Betsy DeVos

Education Secretary Betsy DeVos is distancing herself from her comment earlier this year about the nation's historically black colleges and universities being pioneers of school choice, saying that in the past "there were no choices" for African-Americans in higher education. DeVos tells The Associated Press , 

"These HBCUs provided choices for black students that they didn't have." She alienated many African-Americans in February when she described historically black colleges as "real pioneers when it comes to school choice."

Daniel Boothe

United States Secretary of Education Betsy DeVos was back in town for a tour of Grand Rapids Community College, as simultaneously demonstrators outside protested her education policy. The Secretary is on a nationwide tour of colleges that provide students alternative ways to enter the workforce other than earning a four year degree.   

“There are so many pathways to a higher education, and Grand Rapids Community College really embodies the best of these opportunities for students,” DeVos said.  

Democratic attorney generals in 18 states and the District of Columbia are suing Education Secretary Betsy DeVos over her decision to suspend rules meant to protect students from abuses by for-profit colleges. The lawsuit was filed Thursday in federal court in Washington and demands implementation of borrower defense to repayment rules. 

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The International Baccalaureate Schools of Michigan recently held its Spring Symposium at Grand Valley State University’s Eberhard Center. WGVU asked about the IB program and if the new U.S. Department of Education secretary supports its standards?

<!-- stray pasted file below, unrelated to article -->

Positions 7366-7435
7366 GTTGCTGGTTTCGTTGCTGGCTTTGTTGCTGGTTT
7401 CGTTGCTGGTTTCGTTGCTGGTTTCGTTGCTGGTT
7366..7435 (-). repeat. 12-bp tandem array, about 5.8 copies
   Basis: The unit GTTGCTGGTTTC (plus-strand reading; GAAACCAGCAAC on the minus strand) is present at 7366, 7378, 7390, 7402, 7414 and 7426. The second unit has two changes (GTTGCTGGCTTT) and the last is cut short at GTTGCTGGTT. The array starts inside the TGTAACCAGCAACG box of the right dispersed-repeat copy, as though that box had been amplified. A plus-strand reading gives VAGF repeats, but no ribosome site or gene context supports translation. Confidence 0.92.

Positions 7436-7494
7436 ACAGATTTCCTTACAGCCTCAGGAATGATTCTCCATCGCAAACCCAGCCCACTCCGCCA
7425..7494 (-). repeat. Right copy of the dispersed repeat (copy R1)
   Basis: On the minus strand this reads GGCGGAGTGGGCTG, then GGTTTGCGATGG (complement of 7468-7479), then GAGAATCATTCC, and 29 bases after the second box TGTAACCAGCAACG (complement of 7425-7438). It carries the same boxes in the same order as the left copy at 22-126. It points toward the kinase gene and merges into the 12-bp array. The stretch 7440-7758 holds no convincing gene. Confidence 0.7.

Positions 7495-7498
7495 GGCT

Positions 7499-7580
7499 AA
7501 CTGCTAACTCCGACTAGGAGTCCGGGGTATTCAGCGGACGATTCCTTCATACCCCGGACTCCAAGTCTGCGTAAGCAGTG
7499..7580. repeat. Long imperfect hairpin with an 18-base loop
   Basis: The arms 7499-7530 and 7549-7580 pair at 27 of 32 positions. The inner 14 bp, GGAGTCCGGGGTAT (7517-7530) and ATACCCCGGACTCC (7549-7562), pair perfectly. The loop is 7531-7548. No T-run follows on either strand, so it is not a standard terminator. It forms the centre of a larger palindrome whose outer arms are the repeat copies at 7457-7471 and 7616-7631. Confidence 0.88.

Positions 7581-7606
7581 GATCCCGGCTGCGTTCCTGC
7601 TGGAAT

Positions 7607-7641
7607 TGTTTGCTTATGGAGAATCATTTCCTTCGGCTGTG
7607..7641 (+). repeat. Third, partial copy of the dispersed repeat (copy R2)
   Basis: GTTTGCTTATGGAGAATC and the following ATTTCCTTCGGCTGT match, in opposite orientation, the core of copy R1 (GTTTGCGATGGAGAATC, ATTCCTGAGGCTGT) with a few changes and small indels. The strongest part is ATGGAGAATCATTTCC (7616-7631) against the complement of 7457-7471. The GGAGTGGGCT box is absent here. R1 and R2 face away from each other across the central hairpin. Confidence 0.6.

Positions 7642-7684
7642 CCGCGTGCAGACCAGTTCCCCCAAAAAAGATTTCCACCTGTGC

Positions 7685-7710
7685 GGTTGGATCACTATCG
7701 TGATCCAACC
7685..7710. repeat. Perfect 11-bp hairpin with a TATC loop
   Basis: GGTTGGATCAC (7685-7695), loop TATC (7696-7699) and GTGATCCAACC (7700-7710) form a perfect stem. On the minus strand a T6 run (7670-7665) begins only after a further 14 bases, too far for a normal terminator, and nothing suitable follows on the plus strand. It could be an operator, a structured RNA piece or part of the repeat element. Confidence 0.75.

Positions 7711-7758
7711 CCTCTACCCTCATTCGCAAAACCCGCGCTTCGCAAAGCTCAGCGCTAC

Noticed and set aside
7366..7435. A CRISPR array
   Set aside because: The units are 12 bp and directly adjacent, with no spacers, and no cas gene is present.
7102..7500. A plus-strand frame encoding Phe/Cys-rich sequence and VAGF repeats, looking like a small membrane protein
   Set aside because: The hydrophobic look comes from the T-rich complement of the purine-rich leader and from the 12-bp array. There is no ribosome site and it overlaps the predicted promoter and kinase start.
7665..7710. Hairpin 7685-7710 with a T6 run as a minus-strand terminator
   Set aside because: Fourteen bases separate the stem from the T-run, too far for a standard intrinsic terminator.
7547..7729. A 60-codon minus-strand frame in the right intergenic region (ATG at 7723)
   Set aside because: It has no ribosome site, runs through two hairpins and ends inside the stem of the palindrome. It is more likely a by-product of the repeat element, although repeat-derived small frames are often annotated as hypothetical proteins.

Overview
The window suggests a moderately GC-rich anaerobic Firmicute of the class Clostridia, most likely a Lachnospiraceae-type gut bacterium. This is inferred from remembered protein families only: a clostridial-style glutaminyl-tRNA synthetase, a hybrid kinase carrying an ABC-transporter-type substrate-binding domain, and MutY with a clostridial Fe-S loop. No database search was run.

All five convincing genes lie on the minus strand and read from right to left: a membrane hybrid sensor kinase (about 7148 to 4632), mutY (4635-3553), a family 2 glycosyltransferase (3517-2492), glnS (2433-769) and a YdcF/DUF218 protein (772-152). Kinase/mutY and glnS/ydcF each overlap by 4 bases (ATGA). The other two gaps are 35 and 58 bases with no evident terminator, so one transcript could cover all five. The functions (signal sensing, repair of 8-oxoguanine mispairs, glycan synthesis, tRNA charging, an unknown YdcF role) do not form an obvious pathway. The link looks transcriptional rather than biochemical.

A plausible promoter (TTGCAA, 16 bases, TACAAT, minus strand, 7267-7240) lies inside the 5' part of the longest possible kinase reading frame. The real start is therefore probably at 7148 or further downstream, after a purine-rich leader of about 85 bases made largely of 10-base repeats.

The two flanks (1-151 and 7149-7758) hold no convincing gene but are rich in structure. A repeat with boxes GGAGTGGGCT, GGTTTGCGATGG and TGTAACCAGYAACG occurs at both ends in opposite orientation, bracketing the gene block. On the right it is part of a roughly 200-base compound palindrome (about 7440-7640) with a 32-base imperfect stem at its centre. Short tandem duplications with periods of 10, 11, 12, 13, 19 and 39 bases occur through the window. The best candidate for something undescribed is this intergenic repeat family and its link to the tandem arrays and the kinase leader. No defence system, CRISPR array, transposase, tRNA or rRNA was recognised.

The mission statement of the International Baccalaureate programme is “better world through education.” Its essence is to become a lifelong learner.

Four students at a school in western Michigan were suspended for two days after disrupting a pro-immigrant gathering with signs that said "Trump" and "Build the Wall."

Mark Sanchez
Courtesy photo /

We discuss how the new U.S. Department of Education Secretary, Betsy DeVos, separates family business interests from her federal government function. Also, Blue Cross Blue Shield is proposing lower rates for small businesses.

As the Senate confirmed Betsy DeVos as President Trump's education secretary by a vote of 51-50, education leaders in West Michigan are as divided as the Senate on her appointment. While Grand Rapids Public Schools Superintendent Theresa Weatherall Neal issued a statement supporting DeVos as Education Secretary, Muskegon Public Schools Superintendent Justin Jennings was critical of the decision.

The Senate has confirmed school choice activist Betsy DeVos as Education secretary, with Vice President Mike Pence breaking a 50-50 tie.

The Senate historian says it was the first time a vice president had to break a tie on a Cabinet nomination.

Two Republicans joined Democrats Tuesday to vote to derail DeVos' nomination.

Democrats cited her lack of public school experience and financial interests in organizations pushing charter schools.

DeVos has said she would divest herself from those organizations.

Gage Skidmore / Wikimedia Commons

Vice President Mike Pence says he fully expects billionaire GOP donor Betsy DeVos will be confirmed as education secretary with his tie-breaking vote.

Speaking on "Fox News Sunday," Pence says the Trump administration is "very confident" she will take up her Cabinet post soon.

Last week, two Republican senators, Susan Collins of Maine and Lisa Murkowski of Alaska, said they would vote against DeVos' nomination, citing concerns from parents and teachers.

Betsy DeVos has cleared a major hurdle in the Senate to become the next education secretary, despite vigorous opposition from Democrats.

Senators voted 52-48 to cut off debate before dawn Friday morning, setting the stage for a final confirmation vote next week.

DeVos is a billionaire Republican donor and school choice activist. Senate Minority Leader Chuck Schumer of New York calls her "one of the worst nominees."

Schumer says, "Ms. Devos does not deserve to be secretary of education."